Ageusia: Symptoms, Causes and Treatments

Medically Reviewed by Christopher Melinosky, MD on October 24, 2023
3 min read

Ageusia is the total loss of your sense of taste. It’s rare and only occurs in one to two people out of every 1,000. This disorder can be a symptom of many different medical conditions. Ageusia generally isn’t life-threatening, but it can lead to:

Ageusia may seem like other taste disorders, such as:

  • Hypogeusia, less sensitivity to tastes
  • Hyperguesia, more taste sensitivity than usual
  • Dysgeusia, a bad perception of tastes
  • Phantogeusia, tasting something that isn’t there

But it’s an entirely different condition.

Several things can trigger a loss of taste. They include:

  • Damage to your taste sensation nerve
  • Not getting enough of certain nutrients
  • Hypothyroidism
  • Diabetes
  • Pernicious anemia
  • Sjogren’s syndrome
  • Crohn’s disease
  • Tongue injury (inflammation, burns, surgery, cuts, or anesthesia)
  • Infection
  • Dental work complications
  • Cranial nerve lesions
  • Iatrogenic lesions, nerve damage caused by medical treatment
  • Neuralgia, severe shooting pain from nerve irritation or damage
  • Polyneuropathies, when several nerves don’t work the right way

For example, people with cancer in their head or neck might get radiation that causes ageusia. That’s because radiation therapy can injure your taste buds and transmitting nerves. It can also affect the flow of saliva if it damages your salivary glands.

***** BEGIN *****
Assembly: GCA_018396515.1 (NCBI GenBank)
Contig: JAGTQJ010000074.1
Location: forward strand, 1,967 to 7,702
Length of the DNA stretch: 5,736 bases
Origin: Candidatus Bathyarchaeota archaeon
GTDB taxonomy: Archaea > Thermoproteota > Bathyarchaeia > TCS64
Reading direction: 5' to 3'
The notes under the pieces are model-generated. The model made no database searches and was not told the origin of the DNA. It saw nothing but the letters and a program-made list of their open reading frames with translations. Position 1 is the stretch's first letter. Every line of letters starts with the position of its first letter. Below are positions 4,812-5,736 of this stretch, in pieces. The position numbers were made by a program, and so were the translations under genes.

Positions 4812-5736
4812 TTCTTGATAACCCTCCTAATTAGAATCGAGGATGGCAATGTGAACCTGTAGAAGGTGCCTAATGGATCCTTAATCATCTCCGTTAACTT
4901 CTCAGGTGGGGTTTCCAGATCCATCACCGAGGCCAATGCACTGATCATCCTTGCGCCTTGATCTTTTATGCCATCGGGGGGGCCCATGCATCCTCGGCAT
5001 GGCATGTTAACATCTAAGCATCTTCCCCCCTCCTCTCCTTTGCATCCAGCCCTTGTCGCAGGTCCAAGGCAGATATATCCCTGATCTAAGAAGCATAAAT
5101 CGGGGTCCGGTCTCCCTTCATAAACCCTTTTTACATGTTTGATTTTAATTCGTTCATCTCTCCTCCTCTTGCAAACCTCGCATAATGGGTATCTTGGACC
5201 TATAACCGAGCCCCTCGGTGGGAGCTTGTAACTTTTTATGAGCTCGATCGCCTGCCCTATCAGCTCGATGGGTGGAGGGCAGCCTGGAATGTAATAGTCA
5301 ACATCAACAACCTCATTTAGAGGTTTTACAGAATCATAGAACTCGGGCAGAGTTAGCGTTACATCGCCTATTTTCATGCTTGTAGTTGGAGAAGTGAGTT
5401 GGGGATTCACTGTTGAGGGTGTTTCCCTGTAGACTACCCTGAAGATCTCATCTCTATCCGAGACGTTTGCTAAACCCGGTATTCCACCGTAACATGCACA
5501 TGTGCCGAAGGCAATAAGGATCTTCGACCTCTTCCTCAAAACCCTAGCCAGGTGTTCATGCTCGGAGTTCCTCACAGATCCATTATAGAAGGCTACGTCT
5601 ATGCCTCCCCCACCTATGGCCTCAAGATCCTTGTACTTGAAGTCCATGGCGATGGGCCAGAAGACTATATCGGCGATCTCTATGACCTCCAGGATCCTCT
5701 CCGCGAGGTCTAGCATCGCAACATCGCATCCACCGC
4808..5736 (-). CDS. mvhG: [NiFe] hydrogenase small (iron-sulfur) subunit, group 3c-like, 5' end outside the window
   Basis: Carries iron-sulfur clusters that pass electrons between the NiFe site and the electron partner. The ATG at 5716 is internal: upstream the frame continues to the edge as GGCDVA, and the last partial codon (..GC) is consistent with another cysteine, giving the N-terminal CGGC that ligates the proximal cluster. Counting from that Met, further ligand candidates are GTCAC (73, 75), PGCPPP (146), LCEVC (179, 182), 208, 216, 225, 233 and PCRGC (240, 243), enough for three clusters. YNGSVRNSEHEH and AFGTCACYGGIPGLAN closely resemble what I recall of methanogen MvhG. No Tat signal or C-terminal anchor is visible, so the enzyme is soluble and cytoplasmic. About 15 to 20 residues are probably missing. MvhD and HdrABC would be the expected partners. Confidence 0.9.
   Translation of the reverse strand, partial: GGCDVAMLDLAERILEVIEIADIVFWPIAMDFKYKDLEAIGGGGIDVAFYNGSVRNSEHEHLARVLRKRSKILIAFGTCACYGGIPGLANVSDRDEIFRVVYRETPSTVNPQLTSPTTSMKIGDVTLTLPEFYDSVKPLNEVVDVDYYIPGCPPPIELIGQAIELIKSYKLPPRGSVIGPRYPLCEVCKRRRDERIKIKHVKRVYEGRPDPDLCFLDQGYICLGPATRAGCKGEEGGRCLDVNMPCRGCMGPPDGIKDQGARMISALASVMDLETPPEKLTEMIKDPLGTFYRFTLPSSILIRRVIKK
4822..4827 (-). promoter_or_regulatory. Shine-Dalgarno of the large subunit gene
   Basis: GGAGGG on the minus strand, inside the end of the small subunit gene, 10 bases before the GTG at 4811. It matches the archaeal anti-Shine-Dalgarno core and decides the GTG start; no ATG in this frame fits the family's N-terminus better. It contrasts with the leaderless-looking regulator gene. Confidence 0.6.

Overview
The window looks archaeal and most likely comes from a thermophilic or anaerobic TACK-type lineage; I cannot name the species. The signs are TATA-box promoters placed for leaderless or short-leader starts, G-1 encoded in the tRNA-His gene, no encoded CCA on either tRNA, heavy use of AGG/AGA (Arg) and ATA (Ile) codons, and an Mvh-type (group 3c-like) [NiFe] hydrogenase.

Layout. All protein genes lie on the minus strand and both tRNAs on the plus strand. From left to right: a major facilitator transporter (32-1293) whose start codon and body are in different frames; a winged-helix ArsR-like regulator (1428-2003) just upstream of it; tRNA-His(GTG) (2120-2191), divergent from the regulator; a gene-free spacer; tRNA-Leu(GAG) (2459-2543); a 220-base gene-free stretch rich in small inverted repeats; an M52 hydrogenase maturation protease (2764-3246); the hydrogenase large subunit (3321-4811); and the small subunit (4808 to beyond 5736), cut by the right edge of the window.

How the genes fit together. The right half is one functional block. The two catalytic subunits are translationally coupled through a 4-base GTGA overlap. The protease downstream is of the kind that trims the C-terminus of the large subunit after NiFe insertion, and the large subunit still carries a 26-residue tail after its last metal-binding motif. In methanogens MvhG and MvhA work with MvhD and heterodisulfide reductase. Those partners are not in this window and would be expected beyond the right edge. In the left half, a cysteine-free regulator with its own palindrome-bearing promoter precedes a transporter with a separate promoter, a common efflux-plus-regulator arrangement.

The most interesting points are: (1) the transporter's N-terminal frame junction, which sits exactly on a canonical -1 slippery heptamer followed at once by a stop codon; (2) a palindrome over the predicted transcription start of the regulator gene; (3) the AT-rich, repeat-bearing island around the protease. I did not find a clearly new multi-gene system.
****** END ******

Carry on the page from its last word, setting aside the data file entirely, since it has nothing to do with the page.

Certain drugs may also lead to ageusia. They include:

Aging and things related to it might also affect your ability to taste, but they usually don’t lead to a complete loss of taste.

First, they’ll ask about your medical history and do a physical exam. They might also do a few tests. These could include:

  • A measure of the lowest strength of a chemical that you can taste
  • Comparison of the tastes of different chemicals
  • “Scratch and sniff” tests
  • “Sip, spit, and rinse” tests, where a doctor applies chemicals to specific areas of your tongue

There’s also a staging system that can help your doctor decide if you have ageusia or dysgeusia. The scale ranges from zero -- total loss of taste (ageusia) -- to three, which is no loss of taste.

It depends on what caused it, along with your age and overall health. Other treatment factors include:

  • Medical history and any other illnesses you may have
  • How well you can handle certain therapies
  • How long your doctor expects the condition to last
  • Your treatment opinion or preference

Some conditions fix themselves over time and don’t need treatment. If certain drugs are behind your ageusia, there may be other medications that don’t have that side effect. Your doctor might also suggest taking zinc gluconate or alpha-lipoic acid supplements. Always ask your doctor before starting a new supplement.

If a medical condition is triggering ageusia, your doctor will treat that disorder first.

In some cases, your ageusia may not go away at all. If your care team can’t find a treatment for your ageusia, your doctor should refer you to experts that can help with your quality of life.